Taking Your Ad Agency New Business Content For A Tune-Up

Taking Your Ad Agency New Business Content For A Tune-Up

This article, Taking Your Ad Agency New Business Content For A Tune-Up, is part of our Destination RSW Summer Blog Series, designed to help you navigate the hazards encountered on the road to new business.

We’ll have new challenges featured throughout the summer, so be sure to check back in each week for a look at the latest content!

This post is from our VP of Marketing Communications & List Operations, Miguel Trejo.

A thought occurred to me last night as I was driving home from improv practice and fretting over this blog post.

Doing improvisational comedy and creating content for new business are not too far removed from each other.

Generating something from nothing is the essence of the creative act, whether you’re putting on a show or writing a case study.

Something we encounter occasionally with new agency clients is a lack of thought leadership and updated new business content.

Though agencies are great at creating content for others, they often don’t do the same for themselves.

Sometimes, it’s a matter of simply not having enough time in the day…taking care of current clients being priority #1.

Creating new business content, a vital component of acquiring new clients, gets relegated to the “important but not urgent” list.

However, other times the notion of creating something from nothing is just too daunting.

So how do you get started creating agency new business content if your agency doesn’t have a thought leadership culture in place or has taken a hiatus from it?

One of the core lessons of improv comedy is that you never really start with nothing.

While you may not have a script, you do have a head full of experiences, a unique perspective on countless topics, and a scene partner sharing the stage with you.

I’ve never encountered an agency client that didn’t possess those same tools in one shape or another.

Look To Yourself And Let Your Work Be Your Guide

Whether you’re beefing up your case study portfolio, writing a blog post, or brainstorming a video idea, you really need to start with your own experiences: your work with previous clients and the resulting expertise.

It’s easy to start doubting yourself after spending time on the internet perusing content released by other agencies.

However, if you’ve taken the time to carefully select your prospecting targets and hone your messaging, your experiences are exactly what prospects want to learn about.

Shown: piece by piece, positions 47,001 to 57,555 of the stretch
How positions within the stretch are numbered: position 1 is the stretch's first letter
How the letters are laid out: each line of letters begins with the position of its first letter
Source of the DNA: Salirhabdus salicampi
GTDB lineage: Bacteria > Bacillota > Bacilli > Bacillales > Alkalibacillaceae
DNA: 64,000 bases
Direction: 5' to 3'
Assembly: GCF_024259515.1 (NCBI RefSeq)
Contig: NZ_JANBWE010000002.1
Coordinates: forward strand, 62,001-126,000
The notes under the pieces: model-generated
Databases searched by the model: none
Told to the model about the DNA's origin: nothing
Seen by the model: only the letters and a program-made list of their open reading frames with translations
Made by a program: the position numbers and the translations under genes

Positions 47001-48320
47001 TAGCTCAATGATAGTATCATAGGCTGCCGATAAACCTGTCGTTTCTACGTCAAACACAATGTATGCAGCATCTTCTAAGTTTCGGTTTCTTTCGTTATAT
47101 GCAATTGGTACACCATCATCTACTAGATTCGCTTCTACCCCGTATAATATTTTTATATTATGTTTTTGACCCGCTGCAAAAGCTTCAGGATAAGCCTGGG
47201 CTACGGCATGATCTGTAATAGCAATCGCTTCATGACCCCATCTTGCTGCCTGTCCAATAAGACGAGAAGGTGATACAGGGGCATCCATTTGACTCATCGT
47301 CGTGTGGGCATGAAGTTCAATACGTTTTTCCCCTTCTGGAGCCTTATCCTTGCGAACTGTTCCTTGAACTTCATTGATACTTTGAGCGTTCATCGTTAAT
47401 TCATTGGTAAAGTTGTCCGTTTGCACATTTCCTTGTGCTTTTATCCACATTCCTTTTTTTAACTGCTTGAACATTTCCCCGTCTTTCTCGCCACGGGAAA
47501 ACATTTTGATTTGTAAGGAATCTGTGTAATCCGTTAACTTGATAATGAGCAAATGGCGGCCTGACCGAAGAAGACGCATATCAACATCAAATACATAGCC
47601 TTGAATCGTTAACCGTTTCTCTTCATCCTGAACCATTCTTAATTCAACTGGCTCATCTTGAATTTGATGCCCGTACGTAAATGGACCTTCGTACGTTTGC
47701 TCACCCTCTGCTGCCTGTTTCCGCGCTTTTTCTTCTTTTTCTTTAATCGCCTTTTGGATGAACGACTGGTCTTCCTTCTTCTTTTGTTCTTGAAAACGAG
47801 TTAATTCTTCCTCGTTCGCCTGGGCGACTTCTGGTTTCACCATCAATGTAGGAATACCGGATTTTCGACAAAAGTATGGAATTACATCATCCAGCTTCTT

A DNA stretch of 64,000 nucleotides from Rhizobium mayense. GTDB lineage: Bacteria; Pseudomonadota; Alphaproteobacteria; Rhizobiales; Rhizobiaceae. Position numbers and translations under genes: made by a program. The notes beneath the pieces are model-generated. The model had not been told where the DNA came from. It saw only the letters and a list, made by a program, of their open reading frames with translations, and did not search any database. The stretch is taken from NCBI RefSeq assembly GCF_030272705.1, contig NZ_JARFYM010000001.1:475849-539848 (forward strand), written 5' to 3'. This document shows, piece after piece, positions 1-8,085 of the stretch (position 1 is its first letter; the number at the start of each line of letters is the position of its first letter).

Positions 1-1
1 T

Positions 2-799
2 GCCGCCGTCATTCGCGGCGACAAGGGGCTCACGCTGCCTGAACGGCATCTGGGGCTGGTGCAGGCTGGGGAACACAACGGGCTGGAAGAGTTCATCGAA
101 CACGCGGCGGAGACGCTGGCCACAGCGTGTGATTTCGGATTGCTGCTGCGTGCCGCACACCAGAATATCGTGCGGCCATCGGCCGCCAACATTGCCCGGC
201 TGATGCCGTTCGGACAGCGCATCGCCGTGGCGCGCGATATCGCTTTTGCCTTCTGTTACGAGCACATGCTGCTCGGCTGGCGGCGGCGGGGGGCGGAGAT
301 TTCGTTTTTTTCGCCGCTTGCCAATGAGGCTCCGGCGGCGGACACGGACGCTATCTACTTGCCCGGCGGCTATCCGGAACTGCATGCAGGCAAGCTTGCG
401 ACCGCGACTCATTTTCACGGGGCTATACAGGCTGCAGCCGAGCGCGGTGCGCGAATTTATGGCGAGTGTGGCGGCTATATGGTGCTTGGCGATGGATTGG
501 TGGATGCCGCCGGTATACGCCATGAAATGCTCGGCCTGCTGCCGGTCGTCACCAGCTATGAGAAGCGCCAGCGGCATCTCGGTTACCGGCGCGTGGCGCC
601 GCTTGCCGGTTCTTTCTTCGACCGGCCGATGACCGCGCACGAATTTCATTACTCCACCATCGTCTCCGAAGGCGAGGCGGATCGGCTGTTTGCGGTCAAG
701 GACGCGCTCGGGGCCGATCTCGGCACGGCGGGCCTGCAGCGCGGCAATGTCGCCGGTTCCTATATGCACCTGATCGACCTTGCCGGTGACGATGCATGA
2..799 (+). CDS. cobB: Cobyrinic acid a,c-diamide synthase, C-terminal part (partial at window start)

When it comes to case studies:

  • Results and metrics are powerful but they don’t tell the whole story of the work.
  • Show your prospects that you understand their industry. This may involve using the right industry terminology, but describing industry pain points is more important. If the prospect sees their problems mirrored in the case study, they’ll want to keep reading.
  • Consider including a client testimonial. Nothing sells you better than a client singing your praises.
  • Develop a full arc to your client’s success story. What was your client’s situation before they entered into a relationship with your agency? How did your unique approach address their challenge? How was the client’s business changed by their relationship with your agency?

When it comes to writing blog content:

  • View your client work as the engine that feeds you ideas. Any given project can be parsed any number of ways, creating numerous blog topics. For example, let’s say you helped a regional sporting goods company modernize the ecommerce functionality of their website. You have a full hopper of potential angles: the challenge of ensuring that the design of the ecommerce component matches the company’s goals, how the particular ecommerce concerns of a regional player differ from that of national business, what sporting goods consumers are looking for from an ecommerce experience, or how to maintain the brand equity of a regional brand while pushing forward with digital innovation – just to name a few. The point is that if you’re targeting regional retailers, because that’s where your experience lies, talk about what you know.